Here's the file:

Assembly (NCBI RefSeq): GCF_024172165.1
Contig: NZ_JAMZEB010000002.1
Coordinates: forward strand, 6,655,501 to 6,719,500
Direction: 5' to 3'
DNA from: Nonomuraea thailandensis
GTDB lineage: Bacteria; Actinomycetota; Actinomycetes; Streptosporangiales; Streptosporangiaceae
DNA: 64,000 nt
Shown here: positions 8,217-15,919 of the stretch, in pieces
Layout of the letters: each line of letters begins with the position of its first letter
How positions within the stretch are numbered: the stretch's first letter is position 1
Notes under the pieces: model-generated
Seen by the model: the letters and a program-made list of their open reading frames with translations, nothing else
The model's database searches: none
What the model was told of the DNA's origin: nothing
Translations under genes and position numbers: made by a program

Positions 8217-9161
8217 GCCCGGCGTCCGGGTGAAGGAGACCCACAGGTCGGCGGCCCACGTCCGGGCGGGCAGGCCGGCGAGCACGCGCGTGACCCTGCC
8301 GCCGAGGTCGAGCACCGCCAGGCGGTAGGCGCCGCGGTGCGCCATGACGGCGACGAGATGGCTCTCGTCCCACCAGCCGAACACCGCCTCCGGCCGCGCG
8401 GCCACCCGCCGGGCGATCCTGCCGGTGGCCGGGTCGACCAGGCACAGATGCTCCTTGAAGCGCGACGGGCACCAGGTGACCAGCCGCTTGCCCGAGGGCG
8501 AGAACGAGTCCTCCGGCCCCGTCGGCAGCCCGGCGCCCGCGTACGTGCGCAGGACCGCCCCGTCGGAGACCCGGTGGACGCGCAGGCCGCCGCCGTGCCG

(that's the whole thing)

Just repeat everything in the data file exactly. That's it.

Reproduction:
Assembly (NCBI RefSeq): GCF_024172165.1
Contig: NZ_JAMZEB010000002.1
Coordinates: forward strand, 6,655,501 to 6,719,500
Direction: 5' to 3'
DNA from: Nonomuraea thailandensis
GTDB lineage: Bacteria; Actinomycetota; Actinomycetes; Streptosporangiales; Streptosporangiaceae
DNA: 64,000 nt
Shown here: positions 8,217-15,919 of the stretch, in pieces
Layout of the letters: each line of letters begins with the position of its first letter
How positions within the stretch are numbered: the stretch's first letter is position 1
Notes under the pieces: model-generated
Seen by the model: the letters and a program-made list of their open reading frames with translations, nothing else
The model's database searches: none
What the model was told of the DNA's origin: nothing
Translations under genes and position numbers: made by a program

Positions 8217-9161
8217 GCCCGGCGTCCGGGTGAAGGAGACCCACAGGTCGGCGGCCCACGTCCGGGCGGGCAGGCCGGCGAGCACGCGCGTGACCCTGCC
8301 GCCGAGGTCGAGCACCGCCAGGCGGTAGGCGCCGCGGTGCGCCATGACGGCGACGAGATGGCTCTCGTCCCACCAGCCGAACACCGCCTCCGGCCGCGCG
8401 GCCACCCGCCGGGCGATCCTGCCGGTGGCCGGGTCGACCAGGCACAGATGCTCCTTGAAGCGCGACGGGCACCAGGTGACCAGCCGCTTGCCCGAGGGCG
8501 AGAACGAGTCCTCCGGCCCCGTCGGCAGCCCGGCGCCCGCGTACGTGCGCAGGACCGCCCCGTCGGAGACCCGGTGGACGCGCAGGCCGCCGCCGTGCCG